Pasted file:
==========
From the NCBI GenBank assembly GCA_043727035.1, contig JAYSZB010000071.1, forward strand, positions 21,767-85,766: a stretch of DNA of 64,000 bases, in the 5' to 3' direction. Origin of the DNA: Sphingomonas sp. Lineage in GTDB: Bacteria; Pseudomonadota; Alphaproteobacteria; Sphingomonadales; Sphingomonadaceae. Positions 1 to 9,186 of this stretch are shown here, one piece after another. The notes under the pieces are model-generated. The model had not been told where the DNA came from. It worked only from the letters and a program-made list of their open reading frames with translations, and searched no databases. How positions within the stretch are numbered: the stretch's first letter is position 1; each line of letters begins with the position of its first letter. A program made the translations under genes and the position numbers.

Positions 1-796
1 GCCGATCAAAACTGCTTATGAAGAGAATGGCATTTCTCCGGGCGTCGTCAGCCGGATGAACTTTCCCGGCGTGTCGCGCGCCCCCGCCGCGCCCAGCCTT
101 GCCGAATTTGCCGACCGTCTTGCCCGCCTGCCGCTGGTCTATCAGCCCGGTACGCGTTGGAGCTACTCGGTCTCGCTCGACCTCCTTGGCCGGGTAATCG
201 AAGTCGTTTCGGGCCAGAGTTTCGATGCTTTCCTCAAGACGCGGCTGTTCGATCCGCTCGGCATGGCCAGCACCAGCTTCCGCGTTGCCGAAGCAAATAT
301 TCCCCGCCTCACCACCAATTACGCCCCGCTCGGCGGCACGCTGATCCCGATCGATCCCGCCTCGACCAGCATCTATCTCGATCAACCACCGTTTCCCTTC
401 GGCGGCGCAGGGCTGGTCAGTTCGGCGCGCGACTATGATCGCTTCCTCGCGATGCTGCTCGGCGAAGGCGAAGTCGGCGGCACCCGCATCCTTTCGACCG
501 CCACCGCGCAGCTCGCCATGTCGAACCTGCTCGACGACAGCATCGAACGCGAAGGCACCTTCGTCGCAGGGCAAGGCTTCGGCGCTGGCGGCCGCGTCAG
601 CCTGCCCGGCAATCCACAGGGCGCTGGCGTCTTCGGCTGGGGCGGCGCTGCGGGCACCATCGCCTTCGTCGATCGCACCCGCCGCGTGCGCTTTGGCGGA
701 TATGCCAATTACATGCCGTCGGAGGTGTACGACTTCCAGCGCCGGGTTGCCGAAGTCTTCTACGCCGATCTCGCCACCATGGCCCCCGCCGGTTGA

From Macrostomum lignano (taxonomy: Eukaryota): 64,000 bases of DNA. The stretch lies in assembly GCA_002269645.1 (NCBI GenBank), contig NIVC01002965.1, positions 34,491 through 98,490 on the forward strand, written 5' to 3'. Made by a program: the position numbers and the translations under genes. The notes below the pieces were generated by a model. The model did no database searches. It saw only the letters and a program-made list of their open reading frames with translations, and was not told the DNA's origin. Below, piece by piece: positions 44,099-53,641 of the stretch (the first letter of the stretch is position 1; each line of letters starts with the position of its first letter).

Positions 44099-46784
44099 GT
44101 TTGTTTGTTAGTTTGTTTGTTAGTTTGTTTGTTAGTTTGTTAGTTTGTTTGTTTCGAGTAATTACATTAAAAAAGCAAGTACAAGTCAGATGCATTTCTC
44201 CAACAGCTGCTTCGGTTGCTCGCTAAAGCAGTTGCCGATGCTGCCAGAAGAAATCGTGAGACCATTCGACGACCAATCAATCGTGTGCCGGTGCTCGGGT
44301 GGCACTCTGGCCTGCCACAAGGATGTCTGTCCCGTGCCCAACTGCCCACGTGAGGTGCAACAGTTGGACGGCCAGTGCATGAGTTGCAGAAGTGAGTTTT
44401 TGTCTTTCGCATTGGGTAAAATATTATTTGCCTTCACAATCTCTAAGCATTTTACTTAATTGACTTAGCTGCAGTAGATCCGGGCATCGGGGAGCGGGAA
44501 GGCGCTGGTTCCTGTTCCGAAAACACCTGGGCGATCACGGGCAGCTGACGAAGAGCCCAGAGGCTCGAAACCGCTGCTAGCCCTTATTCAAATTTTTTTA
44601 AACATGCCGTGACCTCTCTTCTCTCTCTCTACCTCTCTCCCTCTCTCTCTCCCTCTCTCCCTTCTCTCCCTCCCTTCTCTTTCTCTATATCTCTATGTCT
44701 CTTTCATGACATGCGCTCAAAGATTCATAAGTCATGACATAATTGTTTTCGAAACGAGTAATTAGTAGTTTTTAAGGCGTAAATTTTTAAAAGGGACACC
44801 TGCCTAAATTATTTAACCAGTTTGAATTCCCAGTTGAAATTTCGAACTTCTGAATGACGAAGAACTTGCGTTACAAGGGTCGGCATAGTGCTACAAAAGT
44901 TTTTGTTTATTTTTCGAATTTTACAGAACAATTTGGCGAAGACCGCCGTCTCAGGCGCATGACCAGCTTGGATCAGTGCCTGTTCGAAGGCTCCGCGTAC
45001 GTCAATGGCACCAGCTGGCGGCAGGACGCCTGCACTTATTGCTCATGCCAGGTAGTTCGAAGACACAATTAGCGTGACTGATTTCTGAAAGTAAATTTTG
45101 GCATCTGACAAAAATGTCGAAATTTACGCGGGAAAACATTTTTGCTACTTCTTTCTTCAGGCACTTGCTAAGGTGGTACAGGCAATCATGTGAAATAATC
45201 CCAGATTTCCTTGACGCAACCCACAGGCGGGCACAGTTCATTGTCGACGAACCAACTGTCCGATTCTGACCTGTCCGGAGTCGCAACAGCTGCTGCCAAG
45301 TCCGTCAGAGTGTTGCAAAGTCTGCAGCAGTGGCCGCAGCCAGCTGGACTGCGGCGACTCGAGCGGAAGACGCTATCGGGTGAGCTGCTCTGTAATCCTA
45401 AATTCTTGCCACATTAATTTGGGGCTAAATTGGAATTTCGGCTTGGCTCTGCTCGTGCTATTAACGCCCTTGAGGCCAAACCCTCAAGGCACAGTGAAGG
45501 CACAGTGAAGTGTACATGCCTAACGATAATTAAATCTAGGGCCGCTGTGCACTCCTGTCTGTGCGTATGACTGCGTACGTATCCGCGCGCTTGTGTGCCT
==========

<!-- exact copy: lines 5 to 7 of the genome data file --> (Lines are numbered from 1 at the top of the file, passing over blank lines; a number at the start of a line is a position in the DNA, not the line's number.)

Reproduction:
201 AAGTCGTTTCGGGCCAGAGTTTCGATGCTTTCCTCAAGACGCGGCTGTTCGATCCGCTCGGCATGGCCAGCACCAGCTTCCGCGTTGCCGAAGCAAATAT
301 TCCCCGCCTCACCACCAATTACGCCCCGCTCGGCGGCACGCTGATCCCGATCGATCCCGCCTCGACCAGCATCTATCTCGATCAACCACCGTTTCCCTTC
401 GGCGGCGCAGGGCTGGTCAGTTCGGCGCGCGACTATGATCGCTTCCTCGCGATGCTGCTCGGCGAAGGCGAAGTCGGCGGCACCCGCATCCTTTCGACCG